Some days you see yourself as a blithering idiot. Add Nov. 19, 2014 to my confessional. While doing my morning routine, before brain fully engages and random synapses fire fleeting inspirations, I stopped cold with chilling realization about the evils of blog or news site B sourcing A—and only A—or visa versa. What if there is unseen, or even hidden, financial benefit, such as sharing advertising networks? In a way, everyone using Google AdSense already meets that criteria. Consider me the dumb-ass (and you wouldn’t be alone) for not making the connection sooner.

I am a longstanding critic of news, or so-called news, sites sourcing someone else’s reporting. My March 2010 diatribe “The Difference Between Blogging and Journalism” is must-read for any news gatherer regarding responsible sourcing. The topic also gets big treatment in my book Responsible Reporting: Field Guide for Bloggers, Journalists, and Other Online News Gatherers. The four year-old post is free and still relevant, so start there.

Mutual financial benefit moves the sourcing problem from reporting ethics to blatant conflict of interest, whether real or perceived.

Scenario 1: Ad-Networks
I put forth a hypothetical before presenting a real example. Site A and B share the same ad-network provider, which pays them based on metrics like impressions and pageviews rather than what I advocate as the more sensible model of audience metrics—whom, not how many. Site A posts an anonymously-sourced story stating that people living in a house once owned by Apple cofounder Steve Jobs have seen his ghost. Since moving in, they also increasingly have problems with their Windows PCs. Site B sources A without doing any additional news reporting. The story is highly clickable and rakes reads like crazy—for both sites, on the same piece of unverified news, generating beaucoup bucks from the ad-network.

Let’s pull back the hypothetical one level. Site Z is the origin of the anonymously-sourced ghost story. Site A runs a story sourcing Z, while B does the same referring to A. That’s too common a practice—where one news report refers to a secondhand one—and major reason, from a responsible reporting perspective, why I am such a critic. From my 2010 post:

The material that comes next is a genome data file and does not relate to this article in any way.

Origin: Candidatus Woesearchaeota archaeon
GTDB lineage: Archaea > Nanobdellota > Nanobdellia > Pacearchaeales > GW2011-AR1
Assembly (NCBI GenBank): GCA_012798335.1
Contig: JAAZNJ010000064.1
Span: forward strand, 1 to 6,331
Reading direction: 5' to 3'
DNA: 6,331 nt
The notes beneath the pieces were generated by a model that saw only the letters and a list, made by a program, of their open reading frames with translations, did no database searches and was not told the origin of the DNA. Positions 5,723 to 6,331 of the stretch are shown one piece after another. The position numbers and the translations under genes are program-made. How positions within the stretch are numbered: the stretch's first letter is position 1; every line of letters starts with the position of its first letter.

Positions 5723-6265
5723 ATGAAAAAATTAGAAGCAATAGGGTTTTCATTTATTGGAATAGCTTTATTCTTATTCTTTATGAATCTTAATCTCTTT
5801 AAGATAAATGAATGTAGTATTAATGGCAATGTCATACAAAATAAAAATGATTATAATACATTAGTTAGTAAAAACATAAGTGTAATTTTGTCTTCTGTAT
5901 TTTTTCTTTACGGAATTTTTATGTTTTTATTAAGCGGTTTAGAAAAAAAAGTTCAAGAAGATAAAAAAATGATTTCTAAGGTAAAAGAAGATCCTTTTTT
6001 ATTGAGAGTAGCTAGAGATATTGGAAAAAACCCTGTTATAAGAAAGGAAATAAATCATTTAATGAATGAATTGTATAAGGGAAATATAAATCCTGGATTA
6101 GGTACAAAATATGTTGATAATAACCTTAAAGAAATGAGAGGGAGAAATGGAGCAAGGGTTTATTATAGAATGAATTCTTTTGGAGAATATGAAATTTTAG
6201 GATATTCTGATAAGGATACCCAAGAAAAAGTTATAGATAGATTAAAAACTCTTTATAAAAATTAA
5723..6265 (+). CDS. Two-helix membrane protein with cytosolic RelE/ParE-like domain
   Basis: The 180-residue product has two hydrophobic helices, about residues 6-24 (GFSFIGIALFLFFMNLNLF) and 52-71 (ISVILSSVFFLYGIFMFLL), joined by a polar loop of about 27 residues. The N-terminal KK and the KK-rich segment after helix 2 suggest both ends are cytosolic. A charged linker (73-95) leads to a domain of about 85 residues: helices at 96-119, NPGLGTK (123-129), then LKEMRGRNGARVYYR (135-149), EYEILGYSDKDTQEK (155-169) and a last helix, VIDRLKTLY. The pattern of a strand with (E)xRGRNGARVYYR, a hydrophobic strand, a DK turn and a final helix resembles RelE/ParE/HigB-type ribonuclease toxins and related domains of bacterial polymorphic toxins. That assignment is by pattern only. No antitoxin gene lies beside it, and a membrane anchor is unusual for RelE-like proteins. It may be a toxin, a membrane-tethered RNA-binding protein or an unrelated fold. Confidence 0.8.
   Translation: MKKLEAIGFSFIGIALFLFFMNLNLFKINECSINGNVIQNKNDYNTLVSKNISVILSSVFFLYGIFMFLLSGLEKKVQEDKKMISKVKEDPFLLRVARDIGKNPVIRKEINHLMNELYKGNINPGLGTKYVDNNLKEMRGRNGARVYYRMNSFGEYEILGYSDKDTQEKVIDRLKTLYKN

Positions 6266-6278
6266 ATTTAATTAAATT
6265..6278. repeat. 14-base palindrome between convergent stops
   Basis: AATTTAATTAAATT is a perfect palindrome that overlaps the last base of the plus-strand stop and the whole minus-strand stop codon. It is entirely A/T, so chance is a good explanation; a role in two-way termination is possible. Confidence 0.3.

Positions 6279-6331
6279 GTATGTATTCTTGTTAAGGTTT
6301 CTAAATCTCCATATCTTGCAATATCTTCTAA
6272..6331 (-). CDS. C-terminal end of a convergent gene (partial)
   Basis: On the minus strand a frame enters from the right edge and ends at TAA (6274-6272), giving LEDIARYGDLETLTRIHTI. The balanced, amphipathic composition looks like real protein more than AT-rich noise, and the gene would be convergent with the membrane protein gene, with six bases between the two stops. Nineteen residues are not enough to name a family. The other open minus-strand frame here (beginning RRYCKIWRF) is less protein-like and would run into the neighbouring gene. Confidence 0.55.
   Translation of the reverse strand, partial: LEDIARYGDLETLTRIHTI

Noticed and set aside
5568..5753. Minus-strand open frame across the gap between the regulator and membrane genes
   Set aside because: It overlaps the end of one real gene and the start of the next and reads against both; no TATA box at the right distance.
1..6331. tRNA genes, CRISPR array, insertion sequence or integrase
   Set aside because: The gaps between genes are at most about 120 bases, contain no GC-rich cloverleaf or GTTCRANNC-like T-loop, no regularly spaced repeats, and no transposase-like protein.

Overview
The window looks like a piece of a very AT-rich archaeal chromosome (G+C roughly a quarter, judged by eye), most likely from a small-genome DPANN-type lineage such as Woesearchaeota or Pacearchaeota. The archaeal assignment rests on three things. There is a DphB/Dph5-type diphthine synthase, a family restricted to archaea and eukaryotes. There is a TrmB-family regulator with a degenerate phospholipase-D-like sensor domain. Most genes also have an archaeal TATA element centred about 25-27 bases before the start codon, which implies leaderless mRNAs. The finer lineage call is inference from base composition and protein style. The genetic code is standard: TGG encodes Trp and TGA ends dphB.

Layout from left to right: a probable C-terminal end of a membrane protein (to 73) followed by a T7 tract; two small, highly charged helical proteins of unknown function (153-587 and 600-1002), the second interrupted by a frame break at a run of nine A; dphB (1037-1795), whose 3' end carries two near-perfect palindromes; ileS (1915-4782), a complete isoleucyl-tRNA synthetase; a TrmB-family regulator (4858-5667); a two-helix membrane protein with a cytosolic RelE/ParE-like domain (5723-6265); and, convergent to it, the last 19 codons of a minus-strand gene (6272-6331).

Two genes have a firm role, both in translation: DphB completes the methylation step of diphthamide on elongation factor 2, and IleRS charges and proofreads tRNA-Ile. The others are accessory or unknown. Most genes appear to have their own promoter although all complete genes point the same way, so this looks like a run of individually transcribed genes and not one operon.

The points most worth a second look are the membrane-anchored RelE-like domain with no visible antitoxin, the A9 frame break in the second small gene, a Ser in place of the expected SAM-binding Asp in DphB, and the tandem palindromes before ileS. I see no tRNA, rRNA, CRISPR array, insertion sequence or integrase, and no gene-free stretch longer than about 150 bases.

Using a single source is often careless. Referring to another blog or news source as single source is reckless. Reporting news based on a single, anonymous source is negligence. Good journalists are mindful of their sourcing, particularly those sources who aren’t identified. One rampant problem: The increasing number of unnamed single-sourced blog posts or news stories that seemingly countless other blogs link to. Gossip and rumor runs amok masked as news. Let be me clear: Just because everybody is saying some true doesn’t make it that way. It’s my observation that most rumor posts remain uncorrected when later proved to be wrong…

News aggregators and Google economy-driven news pirates are among the worst offenders. I subclassify these two groups into those operations that steal content wholesale and those that rewrite the key elements of blog posts or news stories. For both groups—and a separate class of news blogs—search-driven revenue is the profit motive.

Scenario 2: Content Sharing and Sourcing
Real-world example: Business Insider and Boy Genius Report cross-sourcing and content sharing. Let me state up front, I do not accuse either site of collusion or wrongdoing. My investigation is incomplete. Today, my focus is what I know to be true. Consider this post to be an exercise in process journalism, where the reporter writes what he or she can confirm and uses the story to extend the reporting.

During my morning routine, which includes scanning headlines in Feedly, I clicked a BGR story that sources Business Insider. Finally, the neurons connected. BGR uses BI often and I got to wondering if the practice is mutual and mutually beneficial. Googling, I see 10 stories sourcing BI during the past week.

On the other site, the situation is a wee bit different. BI has a content sharing arrangement with BGR, where whole stories post. Most recently: Four and six days ago. I don’t read Business Insider, otherwise I would have observed this relationship much sooner.